Botany in the Middle Ages, 700-1449
Botany in the Middle Ages, 700-1449
The ancient Greeks, especially Aristotle (384-322 b.c.) and his pupil Theophrastus (c.370-285 b.c.), made important contributions to botany, the study of plants, but there were few significant additions to that body of knowledge by the Romans. All this knowledge was lost to Europeans after the fall of Rome in 476, when Europe settled into a period called the Dark Ages during which there was little attention to science. This period lasted until about a.d. 1000 when a curiosity about the natural world began to increase slowly. Interest was spurred by the translation of Greek and Roman texts into Latin so that the learning of the ancients again became available in Europe. This meant that by the mid-fifteenth century when movable type was invented, the stage had been set for the reemergence of science in the Renaissance.
During the Dark Ages, economic and social conditions were such that the energies of most people went totally into struggling through life from day to day. There was no time or energy left for scholarly pursuits. Also, the influence of the Church was predominant during this time. This religious focus meant that people paid more attention to preparing for the next life than investigating the present world around them. This was especially true until about a.d. 1000. After that time, economic and social conditions began to improve and the attitude of the Church towards the natural world changed to one of interest rather than neglect.
Through much of the Middle Ages, which stretched roughly from 500-1500, there was little attention to science, in the sense of curiosity about the natural world for its own sake. Any interest in living things, including plants, was solely practical. Most of what was written about plants concerned their medicinal uses, and most of these writings were based on the work of Greek and Roman writers. The Roman, Pliny the Elder (23-79), had written an extensive Natural History in the first century of Christian era, and it was the only satisfactory presentation of the botanical ideas of Theophrastus to survive into medieval times. Theophrastus's work itself wasn't rediscovered and translated into Latin until the end of the Middle Ages.
The botanical work that was most influential and most copied was that of Dioscorides (c. 20-90), a Greek physician who wrote a practical guide to medicine that included information on about 500 different plants. While no copies of his original text have survived, it is assumed that, to make identification easier, it included illustrations of the plants he described. Over the centuries many copies of this work were produced, and these too were often illustrated. Such books on plants came to be called herbals. As time went on they became less and less accurate and sometimes careless copying led to the introduction of more and more errors in the text and to simplification of the drawings to the point where they became of almost no help in identifying the plants described.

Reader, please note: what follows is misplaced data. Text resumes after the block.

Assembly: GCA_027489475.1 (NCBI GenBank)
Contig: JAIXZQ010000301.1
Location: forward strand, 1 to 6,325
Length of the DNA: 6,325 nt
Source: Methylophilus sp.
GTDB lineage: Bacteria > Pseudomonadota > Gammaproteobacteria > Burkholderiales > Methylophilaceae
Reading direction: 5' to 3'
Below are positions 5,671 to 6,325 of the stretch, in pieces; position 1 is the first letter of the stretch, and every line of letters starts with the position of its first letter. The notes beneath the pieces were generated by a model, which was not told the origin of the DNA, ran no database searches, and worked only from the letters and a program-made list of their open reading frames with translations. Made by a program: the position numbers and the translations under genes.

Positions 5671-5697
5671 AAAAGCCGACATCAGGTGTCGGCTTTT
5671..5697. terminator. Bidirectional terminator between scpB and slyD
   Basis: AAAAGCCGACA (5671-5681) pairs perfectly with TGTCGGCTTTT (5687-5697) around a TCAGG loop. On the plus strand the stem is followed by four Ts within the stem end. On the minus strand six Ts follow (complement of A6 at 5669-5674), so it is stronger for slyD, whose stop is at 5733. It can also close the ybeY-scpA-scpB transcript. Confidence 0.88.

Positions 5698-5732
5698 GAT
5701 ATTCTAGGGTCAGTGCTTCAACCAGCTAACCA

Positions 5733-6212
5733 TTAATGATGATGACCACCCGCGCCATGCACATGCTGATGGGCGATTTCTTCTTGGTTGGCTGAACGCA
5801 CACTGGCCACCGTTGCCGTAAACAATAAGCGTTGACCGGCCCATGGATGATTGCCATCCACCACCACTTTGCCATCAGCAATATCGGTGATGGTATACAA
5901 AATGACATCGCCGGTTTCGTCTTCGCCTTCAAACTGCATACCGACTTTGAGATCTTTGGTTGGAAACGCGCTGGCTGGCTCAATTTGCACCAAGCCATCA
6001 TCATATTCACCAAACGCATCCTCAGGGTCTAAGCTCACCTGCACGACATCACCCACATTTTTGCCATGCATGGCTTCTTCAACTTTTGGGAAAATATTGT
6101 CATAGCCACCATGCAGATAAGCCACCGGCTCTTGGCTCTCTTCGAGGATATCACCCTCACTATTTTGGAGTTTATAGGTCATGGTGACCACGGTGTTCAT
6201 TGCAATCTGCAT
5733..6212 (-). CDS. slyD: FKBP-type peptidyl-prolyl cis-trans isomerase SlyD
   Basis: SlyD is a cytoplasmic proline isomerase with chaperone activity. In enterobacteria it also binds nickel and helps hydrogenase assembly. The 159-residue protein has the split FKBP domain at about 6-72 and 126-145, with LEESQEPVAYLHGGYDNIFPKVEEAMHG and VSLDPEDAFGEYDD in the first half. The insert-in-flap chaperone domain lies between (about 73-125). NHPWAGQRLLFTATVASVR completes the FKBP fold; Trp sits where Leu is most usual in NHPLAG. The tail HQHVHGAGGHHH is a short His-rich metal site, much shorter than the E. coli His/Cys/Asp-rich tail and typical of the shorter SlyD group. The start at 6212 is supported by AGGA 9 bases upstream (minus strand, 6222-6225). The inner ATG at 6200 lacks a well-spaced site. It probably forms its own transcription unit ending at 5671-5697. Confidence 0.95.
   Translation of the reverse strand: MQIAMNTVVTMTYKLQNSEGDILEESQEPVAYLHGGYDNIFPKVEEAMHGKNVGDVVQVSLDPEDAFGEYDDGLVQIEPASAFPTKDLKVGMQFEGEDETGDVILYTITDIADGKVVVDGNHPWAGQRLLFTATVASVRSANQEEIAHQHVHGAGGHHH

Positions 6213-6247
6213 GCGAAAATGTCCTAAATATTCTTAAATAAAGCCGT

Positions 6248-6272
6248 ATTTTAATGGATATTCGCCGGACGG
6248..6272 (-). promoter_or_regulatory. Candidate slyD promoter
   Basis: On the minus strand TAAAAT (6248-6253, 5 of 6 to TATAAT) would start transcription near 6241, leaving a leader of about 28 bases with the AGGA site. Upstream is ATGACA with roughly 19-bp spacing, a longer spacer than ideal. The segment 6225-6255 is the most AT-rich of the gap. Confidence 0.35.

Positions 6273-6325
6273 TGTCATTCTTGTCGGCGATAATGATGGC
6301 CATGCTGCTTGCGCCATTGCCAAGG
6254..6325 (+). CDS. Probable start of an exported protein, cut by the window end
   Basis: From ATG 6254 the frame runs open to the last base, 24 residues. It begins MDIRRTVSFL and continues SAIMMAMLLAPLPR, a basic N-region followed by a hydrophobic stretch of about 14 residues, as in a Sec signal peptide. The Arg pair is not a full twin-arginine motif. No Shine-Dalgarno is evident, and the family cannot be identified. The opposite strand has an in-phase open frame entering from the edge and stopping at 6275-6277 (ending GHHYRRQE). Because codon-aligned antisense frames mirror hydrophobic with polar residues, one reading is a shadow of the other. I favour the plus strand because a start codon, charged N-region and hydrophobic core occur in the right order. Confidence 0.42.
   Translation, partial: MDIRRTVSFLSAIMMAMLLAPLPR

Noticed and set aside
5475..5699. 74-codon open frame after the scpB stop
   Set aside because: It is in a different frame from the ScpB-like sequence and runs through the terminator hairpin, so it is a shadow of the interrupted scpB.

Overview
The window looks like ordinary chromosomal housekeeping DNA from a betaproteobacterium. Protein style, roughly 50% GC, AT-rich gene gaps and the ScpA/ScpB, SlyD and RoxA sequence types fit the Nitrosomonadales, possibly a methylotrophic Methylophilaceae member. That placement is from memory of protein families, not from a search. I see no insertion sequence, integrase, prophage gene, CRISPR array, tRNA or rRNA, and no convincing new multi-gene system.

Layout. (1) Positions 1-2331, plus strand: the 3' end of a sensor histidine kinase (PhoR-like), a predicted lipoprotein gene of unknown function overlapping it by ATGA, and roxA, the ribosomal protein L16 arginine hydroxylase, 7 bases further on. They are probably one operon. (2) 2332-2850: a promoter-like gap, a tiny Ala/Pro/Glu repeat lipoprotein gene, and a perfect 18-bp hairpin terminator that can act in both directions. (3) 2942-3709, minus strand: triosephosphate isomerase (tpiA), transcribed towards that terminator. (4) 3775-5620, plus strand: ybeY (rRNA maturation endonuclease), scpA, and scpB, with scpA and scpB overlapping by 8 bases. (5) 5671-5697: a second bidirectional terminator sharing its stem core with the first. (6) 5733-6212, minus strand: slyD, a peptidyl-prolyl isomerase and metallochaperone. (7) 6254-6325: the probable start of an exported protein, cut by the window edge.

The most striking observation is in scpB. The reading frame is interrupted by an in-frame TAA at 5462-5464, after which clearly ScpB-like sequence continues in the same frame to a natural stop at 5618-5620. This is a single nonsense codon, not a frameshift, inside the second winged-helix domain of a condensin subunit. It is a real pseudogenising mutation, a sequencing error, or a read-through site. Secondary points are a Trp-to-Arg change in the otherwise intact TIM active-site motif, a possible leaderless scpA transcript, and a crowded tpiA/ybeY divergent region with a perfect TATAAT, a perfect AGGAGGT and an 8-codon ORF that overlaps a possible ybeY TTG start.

After Muhammad (c. 570-632) founded the Islamic religion in the seventh century, the Arab world became an important seat of learning. As Europe sank into the Dark Ages, the knowledge of the ancient Greeks and Romans was translated into Arabic by Islamic scholars; these works included the Materia Medica of Dioscorides and the De Plantis of Nicolaus of Damascus (c. first century b.c.). Building on the work of Dioscorides, the great Arab physician Avicenna (Ibn Sina, 980-1037) included 650 plants in his list of over 750 drugs. Thus the Arabs preserved and added to knowledge of medicinal plants, but they were not botanists in that they were not interested in plant structure and function outside of practical considerations.
Even before 1000, Europe showed some signs of an awakening interest in knowledge. An important medical school was founded at Salerno in central Italy in the ninth century, and it was strengthened by its connection to the nearby Benedictine monastery of Cassino where Greek texts on medicine and botany were available. It was at Cassino in the mid-eleventh century, that Arabic medical texts, including plant lists, were translated into Latin, and thus became accessible to European scholars.
In the twelfth century, two writers made contributions that indicated the reawakening of interest in intellectual pursuits, including those in botany. Hildegard von Bingen (1098-1179), who is considered the first woman to have written about plants, produced over 200 works, including a book called Physica that contained about 200 short essays on plants and their medicinal uses. She included folk remedies she had collected as well as information derived from other sources such as Dioscorides. The other writer is Peter Abelard (1079-1142). Though again his work on plants was not original, but primarily a rehash of the ancient Greeks, his writing style indicates an increased interest in logic and in the exploration of ideas.